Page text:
A NC principal took coaches’ bribes to hide kids from ICE. Now she’s going to prison

A NC principal took coaches’ bribes to hide kids from ICE. Now she’s going to prison
A veteran Charlotte educator rigged the enrollment and immigration records of dozens of international students in return for bribes from basketball coaches and recruiters, court documents show. (Source: CNN)

CHARLOTTE, N.C. (Michael Gordon/The Charlotte Observer) - For five years, a veteran Charlotte educator rigged the enrollment and immigration records of dozens of international students in return for bribes from basketball coaches and recruiters, court documents show.

On Tuesday, none of those co-conspirators appeared beside Evelyn Mack. The founder, owner and schoolmaster at Evelyn Mack Academy was left to face the judge alone.

The 65-year-old Mack entered the courtroom in a wheelchair - in an August letter to U.S. District Judge Max Cogburn, her physician said Mack has been diagnosed with Parkinson’s disease.

When she was wheeled out, Mack was a federal inmate in waiting - sentenced by Cogburn to serve 18 months. She will report to the U.S. Bureau of Prisons at a later date.

Her crimes: Mack filed fraudulent immigration and enrollment paperwork to say that international student-athletes, many from Africa, were enrolled in her small private school on Monroe Road. Federal prosecutors say that qualified the students for visas to stay in the country and kept them off the radar of U.S. Immigration and Customs Enforcement, commonly known as ICE.

In actuality, the students were enrolled elsewhere at schools that, unlike Evelyn Mack Academy, did not qualify for the student-visa program.

For her efforts to mislead immigration authorities, prosecutors say Mack received bribes of $1,000 per student. In an affidavit that accompanied Mack’s arrest, ICE Special Agent Russell Vensk said the schoolmaster received kickbacks on some 75 students, many of them minors, starting in 2011.

In the wording of her indictment, the former Charlotte-Mecklenburg School’s middle-school teacher “agreed with others to conceal, harbor and shield from detection” international students “for the purpose of commercial advantage or financial gain.”

Mack was arrested in February 2018. As part of an agreement with federal prosecutors, she pleaded guilty to conspiracy to harbor aliens five months later.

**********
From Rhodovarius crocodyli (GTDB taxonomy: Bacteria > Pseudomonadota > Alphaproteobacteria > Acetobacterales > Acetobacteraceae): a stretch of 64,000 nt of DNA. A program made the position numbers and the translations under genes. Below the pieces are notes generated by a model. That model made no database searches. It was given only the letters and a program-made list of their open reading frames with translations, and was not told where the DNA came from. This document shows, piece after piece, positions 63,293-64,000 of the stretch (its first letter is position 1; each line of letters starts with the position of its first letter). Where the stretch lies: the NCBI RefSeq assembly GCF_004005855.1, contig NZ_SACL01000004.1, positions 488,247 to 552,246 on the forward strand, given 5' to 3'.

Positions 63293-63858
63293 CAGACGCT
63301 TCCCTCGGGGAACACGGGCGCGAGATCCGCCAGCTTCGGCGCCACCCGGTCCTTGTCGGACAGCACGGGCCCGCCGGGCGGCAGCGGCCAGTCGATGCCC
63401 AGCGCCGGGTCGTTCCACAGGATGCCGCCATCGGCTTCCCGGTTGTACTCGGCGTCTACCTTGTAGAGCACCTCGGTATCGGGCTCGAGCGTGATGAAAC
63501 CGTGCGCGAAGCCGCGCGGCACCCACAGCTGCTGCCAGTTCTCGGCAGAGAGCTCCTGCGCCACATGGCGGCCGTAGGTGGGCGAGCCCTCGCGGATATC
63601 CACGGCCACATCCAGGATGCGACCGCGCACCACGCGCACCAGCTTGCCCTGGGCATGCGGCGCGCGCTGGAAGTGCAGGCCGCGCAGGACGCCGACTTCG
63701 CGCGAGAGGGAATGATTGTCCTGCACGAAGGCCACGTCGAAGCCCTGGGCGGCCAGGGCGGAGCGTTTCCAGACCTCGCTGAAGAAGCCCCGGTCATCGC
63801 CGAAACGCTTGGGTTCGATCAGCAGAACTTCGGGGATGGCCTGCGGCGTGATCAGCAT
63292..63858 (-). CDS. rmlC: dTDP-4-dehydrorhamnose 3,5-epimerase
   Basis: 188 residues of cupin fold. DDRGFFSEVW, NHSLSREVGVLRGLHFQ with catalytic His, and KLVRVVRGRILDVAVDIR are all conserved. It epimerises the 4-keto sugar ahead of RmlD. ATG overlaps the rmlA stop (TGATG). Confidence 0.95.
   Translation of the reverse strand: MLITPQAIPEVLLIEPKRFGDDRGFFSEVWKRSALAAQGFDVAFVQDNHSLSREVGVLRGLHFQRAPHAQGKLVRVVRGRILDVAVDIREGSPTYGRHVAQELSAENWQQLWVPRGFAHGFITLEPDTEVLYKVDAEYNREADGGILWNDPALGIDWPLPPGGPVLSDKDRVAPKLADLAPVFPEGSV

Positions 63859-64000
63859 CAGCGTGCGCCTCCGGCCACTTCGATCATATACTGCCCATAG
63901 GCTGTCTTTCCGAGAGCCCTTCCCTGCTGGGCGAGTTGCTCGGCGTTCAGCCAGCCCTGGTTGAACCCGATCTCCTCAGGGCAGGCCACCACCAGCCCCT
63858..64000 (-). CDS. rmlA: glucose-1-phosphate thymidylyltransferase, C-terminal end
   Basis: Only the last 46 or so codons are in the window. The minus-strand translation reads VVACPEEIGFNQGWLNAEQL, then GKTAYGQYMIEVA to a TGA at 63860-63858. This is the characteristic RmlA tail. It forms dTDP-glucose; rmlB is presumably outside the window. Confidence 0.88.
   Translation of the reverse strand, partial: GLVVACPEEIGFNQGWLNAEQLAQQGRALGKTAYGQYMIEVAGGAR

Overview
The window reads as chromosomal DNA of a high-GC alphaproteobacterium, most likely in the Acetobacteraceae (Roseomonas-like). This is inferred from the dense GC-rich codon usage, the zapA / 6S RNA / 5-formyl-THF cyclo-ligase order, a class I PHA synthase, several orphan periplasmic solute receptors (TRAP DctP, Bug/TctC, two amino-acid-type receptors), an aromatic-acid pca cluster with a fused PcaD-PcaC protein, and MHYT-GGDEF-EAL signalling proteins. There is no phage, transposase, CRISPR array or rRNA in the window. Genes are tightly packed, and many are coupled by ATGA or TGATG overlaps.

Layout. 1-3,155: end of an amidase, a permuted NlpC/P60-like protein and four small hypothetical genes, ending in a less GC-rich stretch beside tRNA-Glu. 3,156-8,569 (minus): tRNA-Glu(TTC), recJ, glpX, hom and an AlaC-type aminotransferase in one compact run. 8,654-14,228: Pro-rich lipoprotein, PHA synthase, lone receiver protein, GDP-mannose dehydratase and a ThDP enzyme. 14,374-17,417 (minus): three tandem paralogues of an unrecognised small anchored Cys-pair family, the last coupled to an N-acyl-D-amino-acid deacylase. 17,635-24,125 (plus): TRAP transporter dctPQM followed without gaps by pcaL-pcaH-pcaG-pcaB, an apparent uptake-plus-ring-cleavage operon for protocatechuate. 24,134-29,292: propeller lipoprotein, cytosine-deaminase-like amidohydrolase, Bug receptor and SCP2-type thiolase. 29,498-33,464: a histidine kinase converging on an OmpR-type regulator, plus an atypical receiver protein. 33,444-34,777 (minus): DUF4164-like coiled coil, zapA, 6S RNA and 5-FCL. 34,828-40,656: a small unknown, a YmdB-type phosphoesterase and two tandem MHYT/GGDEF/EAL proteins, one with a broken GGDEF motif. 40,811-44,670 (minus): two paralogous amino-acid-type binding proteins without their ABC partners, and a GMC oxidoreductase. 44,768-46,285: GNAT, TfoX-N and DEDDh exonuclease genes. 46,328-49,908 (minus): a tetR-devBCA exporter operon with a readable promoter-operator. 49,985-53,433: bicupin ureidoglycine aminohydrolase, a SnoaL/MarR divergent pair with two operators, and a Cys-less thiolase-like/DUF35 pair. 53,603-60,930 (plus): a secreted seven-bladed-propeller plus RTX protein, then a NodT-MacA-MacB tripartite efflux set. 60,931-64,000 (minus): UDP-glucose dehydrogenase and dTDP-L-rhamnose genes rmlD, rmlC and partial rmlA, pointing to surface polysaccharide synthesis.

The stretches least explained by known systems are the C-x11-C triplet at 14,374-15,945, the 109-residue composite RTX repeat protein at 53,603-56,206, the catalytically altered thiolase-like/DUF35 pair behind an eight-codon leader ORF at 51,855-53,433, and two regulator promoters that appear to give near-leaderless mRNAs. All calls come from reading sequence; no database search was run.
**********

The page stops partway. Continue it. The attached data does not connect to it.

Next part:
None of Mack’s reputed co-conspirators, which prosecutors say include coaches and recruiters from inside and outside the country, are named in the hundreds of pages of federal documents filed in the case.

Assistant U.S. Attorney Kenneth Smith told Cogburn on Tuesday that the investigation remains ongoing. A spokeswoman for the federal prosecutors’ office in Charlotte said she could not comment further.

Mack’s attorney, James Exum of Charlotte, did not respond to an Observer email seeking comment.

‘GIVEN SO MUCH’

Friends say Mack dreamed for years of having a school that could help students who were struggling in traditional classrooms. When Evelyn Mack Academy opened in 2011 it was approved to take part in the Department of Homeland Security’s Student and Exchange Visitor Program.

As principal, Mack had the authority to issue the paperwork that would allow foreign national students to attend her school full-time and obtain student visas. Mack was also responsible for maintaining student records in a federal database so authorities could ensure the students were meeting the requirements of their visas.

Over a five-year period Mack reported that 75 international students were fully enrolled in her school. In fact, none of them were. The academy closed in 2017.

Catherine Kearney, a retired CMS special-needs counselor who met Mack 25 years ago, said in a letter to Cogburn that Mack allowed Kearney’s daughter to take the academy’s summer math class even though Kearney could not afford to pay full tuition.

“She has given so much to the students for so long,” Kearney said. “Please grant her immunity from prosecution. She could be most helpful by serving society rather than being incarcerated.”

Peggy Johnson, Mack’s mentor when she was assigned to teach at Albemarle Road Middle School in the early 1990s, said the charges against her “seem totally out of character.” The Mack she described spent her own money school supplies and teacher’s salaries.

“She has always worked for the betterment of her students,” Johnson wrote.

Prosecutors say differently: Mack is going to prison because she put students’ interest aside and worked for the financial betterment of herself.